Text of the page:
This is Joseph Pope’s grand orrery, a clockwork model of the solar system, which the curator called “the highest order of technology of the period.” Pope (1748-1826) spent 12 years constructing it, which included the duration of the entire War of American Independence, completing it in 1786. Turning the orrery’s hand crank got the planets moving in their orbits and their satellites around them. Each planetary system also revolved around our central sun at relative speed. At the time, only six planets—Mercury, Venus, Earth, Mars, Jupiter, and Saturn—were known. Pope’s was just the third orrery made in America. The other two were by David Rittenhouse (1732-1796), the astronomer, inventor, clockmaker, mathematician, surveyor, and scientific instruments maker who constructed one for the College of Philadelphia in 1770 and the other for the College of New Jersey in 1771. Always fussy, Pope’s orrery needed repairs after two years. Many were called in to work on it after Pope gave up. According to lore, Simon Willard got it working for a while, but eventually it ceased to be a scientific instrument, becoming more of a sculpture to admire. The case alone was worthy of it. Perhaps carved by Simeon Skillin (1756-1806), it is made of mahogany, brass, bronze, reverse-painted glass, and ivory. The statuettes that adorn it are likenesses of Benjamin Franklin and James Bowdoin II, the governor of Massachusetts from 1785 to 1787. A bust of Isaac Newton is part of the repeating pattern. Though it is not certain who carved and cast these figures, scholars have long attributed them to Skillin and to Paul Revere. Its glass dome may be a 19th-century addition. The orrery is now in Harvard’s collection of historical scientific instruments. Schinto photo.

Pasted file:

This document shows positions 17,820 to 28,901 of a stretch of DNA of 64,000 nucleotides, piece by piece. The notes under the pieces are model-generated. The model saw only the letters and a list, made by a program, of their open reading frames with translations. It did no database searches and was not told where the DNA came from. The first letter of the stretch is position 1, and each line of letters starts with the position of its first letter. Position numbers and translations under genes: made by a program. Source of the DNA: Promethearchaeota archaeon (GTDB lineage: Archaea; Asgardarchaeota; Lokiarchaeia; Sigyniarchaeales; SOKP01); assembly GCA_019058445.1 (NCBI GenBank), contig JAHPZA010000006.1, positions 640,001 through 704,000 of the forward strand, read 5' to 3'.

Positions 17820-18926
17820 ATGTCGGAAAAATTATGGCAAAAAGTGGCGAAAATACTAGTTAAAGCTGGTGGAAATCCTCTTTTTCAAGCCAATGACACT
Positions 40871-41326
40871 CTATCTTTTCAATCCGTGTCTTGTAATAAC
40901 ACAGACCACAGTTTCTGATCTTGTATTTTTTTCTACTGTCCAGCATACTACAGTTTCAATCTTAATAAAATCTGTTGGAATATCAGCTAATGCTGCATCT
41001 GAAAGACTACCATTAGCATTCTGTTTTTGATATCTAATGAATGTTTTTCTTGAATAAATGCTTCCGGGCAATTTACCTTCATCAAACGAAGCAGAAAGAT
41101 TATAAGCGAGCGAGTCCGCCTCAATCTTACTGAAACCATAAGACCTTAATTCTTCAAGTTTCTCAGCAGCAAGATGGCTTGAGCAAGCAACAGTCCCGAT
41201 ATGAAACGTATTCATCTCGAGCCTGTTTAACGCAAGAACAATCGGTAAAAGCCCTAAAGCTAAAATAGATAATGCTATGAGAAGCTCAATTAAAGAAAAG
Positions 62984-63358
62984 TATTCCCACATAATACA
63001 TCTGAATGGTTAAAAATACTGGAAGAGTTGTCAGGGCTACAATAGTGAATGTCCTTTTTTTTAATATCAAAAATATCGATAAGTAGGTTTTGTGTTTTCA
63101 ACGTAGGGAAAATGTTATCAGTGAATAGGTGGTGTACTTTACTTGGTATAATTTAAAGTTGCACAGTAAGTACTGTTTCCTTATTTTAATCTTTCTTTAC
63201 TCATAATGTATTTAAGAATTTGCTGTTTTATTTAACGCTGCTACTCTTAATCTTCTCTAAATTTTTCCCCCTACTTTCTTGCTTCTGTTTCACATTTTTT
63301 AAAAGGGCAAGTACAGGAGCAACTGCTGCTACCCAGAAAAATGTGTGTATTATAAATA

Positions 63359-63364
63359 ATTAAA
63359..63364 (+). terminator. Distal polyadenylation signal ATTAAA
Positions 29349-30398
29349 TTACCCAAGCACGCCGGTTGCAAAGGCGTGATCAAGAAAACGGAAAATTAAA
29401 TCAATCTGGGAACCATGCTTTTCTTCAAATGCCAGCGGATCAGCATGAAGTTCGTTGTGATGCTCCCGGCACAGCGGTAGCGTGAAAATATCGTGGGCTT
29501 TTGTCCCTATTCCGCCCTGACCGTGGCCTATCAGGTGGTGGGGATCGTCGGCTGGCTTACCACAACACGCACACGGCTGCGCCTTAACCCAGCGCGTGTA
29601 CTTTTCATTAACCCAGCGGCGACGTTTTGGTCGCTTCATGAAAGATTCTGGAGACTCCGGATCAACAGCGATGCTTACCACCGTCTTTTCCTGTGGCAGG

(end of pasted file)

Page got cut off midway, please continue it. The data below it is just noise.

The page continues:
The Philosophy Chamber was situated on the second floor of Harvard Hall, a Georgian building still standing at the center of the campus. Its collection was not cohesive. It never had a curator and its growth was haphazard, mostly the result of the randomness of gifts. That’s because the Philosophy Chamber literally rose from ashes. In 1764, a fire destroyed the original Harvard Hall, the college’s oldest structure, made of wood. Also lost in that fire, besides books and manuscripts, were its collections of scientific instruments, specimens of minerals, plants, and animals, and what the Massachusetts-Gazette described at the time as “a variety of curiosities natural and artificial, both of American and foreign produce.”